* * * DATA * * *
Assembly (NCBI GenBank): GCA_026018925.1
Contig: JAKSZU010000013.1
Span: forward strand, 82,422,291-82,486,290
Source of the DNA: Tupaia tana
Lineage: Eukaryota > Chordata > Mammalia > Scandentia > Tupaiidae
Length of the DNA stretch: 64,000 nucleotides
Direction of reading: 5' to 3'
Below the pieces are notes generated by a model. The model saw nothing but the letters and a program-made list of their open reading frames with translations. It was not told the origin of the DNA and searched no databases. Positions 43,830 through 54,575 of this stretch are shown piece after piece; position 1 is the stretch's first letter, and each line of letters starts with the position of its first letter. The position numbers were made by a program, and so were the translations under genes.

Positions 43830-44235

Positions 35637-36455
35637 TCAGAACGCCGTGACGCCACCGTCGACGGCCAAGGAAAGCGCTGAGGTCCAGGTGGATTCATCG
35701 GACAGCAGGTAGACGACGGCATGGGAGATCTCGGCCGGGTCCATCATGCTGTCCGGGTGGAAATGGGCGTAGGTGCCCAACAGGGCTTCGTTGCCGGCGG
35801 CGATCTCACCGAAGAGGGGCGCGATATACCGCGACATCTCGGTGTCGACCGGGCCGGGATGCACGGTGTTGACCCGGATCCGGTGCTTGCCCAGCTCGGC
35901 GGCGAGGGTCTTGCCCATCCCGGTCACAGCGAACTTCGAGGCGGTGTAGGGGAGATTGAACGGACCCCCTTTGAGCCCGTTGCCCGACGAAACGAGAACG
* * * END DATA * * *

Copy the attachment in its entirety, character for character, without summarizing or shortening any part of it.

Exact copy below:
Assembly (NCBI GenBank): GCA_026018925.1
Contig: JAKSZU010000013.1
Span: forward strand, 82,422,291-82,486,290
Source of the DNA: Tupaia tana
Lineage: Eukaryota > Chordata > Mammalia > Scandentia > Tupaiidae
Length of the DNA stretch: 64,000 nucleotides
Direction of reading: 5' to 3'
Below the pieces are notes generated by a model. The model saw nothing but the letters and a program-made list of their open reading frames with translations. It was not told the origin of the DNA and searched no databases. Positions 43,830 through 54,575 of this stretch are shown piece after piece; position 1 is the stretch's first letter, and each line of letters starts with the position of its first letter. The position numbers were made by a program, and so were the translations under genes.

Positions 43830-44235

Positions 35637-36455
35637 TCAGAACGCCGTGACGCCACCGTCGACGGCCAAGGAAAGCGCTGAGGTCCAGGTGGATTCATCG
35701 GACAGCAGGTAGACGACGGCATGGGAGATCTCGGCCGGGTCCATCATGCTGTCCGGGTGGAAATGGGCGTAGGTGCCCAACAGGGCTTCGTTGCCGGCGG
35801 CGATCTCACCGAAGAGGGGCGCGATATACCGCGACATCTCGGTGTCGACCGGGCCGGGATGCACGGTGTTGACCCGGATCCGGTGCTTGCCCAGCTCGGC
35901 GGCGAGGGTCTTGCCCATCCCGGTCACAGCGAACTTCGAGGCGGTGTAGGGGAGATTGAACGGACCCCCTTTGAGCCCGTTGCCCGACGAAACGAGAACG